Frog Eyes – “Pay For Fire”
Canadian indie rock iconoclasts Frog Eyes announced last month that they would be breaking up after a run of almost two decades together. Their last album, Violet Psalms, is due out on May 18 on Paper Bag Records. Following their triumphant diptych of a lead single, “Idea Man,” the band has released the more restrained and occasionally beautifully tuneful “Pay For Fire.” The song is colored by serrated and burbling synth blasts, without the normal shifts between breathless whispers and vocal histrionics that lead singer/songwriter/guitarist Carey Mercer usually favors. Therefore, it’s one of the most effective and distinctive Frog Eyes songs I’ve heard in some time, affirming how sorry we should be to see them go. Via Stereogum, Mercer shared the following statement about the song:
“Pay For Fire” is like a good percentage of my songs: written to represent a small community, as in a village, a small town, a city block: this portrait is besieged by external forces, set upon by resource extractive corps (“pay for fire”, a version of paying for water), trying vainly to honour its elders who are forced to work crap jobs (“We won’t steal the ancient’s shifts”), watching its infrastructure fall into disarray (“the water tank’s going to break this year”). It sounds dark, but I find it uplifting and resilient — perhaps it’s the way the synthesizers bubble up, or the twinkle of the high-pitched electric guitars that float in and out of the sound field. It seemed like a good last song for the album, and, in a linear sense, the band.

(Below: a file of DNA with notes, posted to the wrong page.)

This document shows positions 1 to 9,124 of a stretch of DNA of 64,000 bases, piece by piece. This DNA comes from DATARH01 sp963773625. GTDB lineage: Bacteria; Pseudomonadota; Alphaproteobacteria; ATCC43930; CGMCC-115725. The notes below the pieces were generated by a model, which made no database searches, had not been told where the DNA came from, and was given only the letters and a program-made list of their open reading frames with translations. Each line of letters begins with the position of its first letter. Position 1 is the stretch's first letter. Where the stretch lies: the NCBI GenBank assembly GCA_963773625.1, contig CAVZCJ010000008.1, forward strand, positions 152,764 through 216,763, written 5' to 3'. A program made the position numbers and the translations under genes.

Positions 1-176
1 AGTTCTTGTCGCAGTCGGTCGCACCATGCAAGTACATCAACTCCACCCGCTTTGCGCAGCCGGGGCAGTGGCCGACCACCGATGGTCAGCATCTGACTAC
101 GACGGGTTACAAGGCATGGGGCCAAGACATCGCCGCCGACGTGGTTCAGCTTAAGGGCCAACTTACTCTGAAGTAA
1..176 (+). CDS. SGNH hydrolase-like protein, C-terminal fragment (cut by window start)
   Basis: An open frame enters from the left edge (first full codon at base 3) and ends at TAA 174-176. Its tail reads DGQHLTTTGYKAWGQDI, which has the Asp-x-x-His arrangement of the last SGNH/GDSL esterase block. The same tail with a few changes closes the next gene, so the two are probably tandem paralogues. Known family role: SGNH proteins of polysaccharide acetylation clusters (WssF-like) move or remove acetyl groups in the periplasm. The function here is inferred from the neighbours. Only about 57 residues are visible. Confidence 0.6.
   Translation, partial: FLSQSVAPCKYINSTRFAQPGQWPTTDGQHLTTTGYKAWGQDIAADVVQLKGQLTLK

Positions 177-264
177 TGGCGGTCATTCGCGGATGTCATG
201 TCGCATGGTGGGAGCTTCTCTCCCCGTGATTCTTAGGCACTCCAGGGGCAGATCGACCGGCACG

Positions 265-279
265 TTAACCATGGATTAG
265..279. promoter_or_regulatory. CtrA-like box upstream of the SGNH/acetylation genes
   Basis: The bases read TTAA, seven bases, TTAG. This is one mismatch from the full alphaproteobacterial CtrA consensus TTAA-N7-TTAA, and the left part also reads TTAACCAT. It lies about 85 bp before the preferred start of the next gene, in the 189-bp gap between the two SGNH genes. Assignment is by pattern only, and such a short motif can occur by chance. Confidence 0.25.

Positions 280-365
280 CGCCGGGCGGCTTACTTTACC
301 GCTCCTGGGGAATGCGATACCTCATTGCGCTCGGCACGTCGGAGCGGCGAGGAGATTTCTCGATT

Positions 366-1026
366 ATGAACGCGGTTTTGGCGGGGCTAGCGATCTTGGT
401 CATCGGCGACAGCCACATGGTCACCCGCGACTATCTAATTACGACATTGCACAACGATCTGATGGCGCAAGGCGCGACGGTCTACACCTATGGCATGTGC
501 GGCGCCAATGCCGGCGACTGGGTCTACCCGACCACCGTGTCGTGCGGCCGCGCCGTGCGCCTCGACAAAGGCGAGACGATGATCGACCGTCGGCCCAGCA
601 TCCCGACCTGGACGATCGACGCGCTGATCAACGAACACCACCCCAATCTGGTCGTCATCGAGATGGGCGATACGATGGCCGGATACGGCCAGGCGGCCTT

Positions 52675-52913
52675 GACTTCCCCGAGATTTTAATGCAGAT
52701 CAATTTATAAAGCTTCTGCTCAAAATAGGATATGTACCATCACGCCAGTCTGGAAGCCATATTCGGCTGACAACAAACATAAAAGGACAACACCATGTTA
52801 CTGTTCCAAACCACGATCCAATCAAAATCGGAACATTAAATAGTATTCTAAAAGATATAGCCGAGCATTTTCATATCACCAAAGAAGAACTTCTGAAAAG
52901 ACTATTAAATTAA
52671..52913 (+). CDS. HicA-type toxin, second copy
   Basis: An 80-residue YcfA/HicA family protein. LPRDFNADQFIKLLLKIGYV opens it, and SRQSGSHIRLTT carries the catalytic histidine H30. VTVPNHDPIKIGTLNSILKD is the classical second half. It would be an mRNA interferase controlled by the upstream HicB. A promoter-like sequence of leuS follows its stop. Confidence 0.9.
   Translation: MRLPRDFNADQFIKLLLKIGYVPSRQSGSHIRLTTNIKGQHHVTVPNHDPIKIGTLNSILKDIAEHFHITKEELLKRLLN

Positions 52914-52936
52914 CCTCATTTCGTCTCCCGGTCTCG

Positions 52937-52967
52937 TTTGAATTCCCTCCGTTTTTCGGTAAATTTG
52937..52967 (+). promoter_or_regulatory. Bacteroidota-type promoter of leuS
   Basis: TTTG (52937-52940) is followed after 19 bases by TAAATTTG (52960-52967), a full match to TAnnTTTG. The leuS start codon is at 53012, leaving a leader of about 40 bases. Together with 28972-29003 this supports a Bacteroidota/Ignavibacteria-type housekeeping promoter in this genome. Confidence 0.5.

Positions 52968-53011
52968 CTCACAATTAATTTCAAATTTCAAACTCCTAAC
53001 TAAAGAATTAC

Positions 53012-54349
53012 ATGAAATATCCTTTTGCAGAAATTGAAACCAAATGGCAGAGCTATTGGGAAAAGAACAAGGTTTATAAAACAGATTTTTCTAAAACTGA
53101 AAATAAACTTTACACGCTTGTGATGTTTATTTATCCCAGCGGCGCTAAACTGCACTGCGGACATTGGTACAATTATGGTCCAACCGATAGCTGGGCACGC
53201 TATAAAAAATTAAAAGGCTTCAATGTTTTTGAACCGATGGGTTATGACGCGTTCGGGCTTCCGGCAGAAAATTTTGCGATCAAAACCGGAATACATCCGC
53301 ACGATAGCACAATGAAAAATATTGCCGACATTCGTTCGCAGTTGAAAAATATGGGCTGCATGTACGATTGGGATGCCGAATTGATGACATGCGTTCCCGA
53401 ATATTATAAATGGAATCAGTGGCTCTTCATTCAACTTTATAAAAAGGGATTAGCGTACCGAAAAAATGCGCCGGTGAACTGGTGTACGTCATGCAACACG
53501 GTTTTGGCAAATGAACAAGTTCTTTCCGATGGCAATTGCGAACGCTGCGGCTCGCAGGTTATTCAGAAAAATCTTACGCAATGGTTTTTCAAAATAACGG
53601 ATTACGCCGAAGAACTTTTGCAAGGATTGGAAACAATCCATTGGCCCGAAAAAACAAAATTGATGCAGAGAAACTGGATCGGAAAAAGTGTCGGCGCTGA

Listen to “Pay For Fire” below.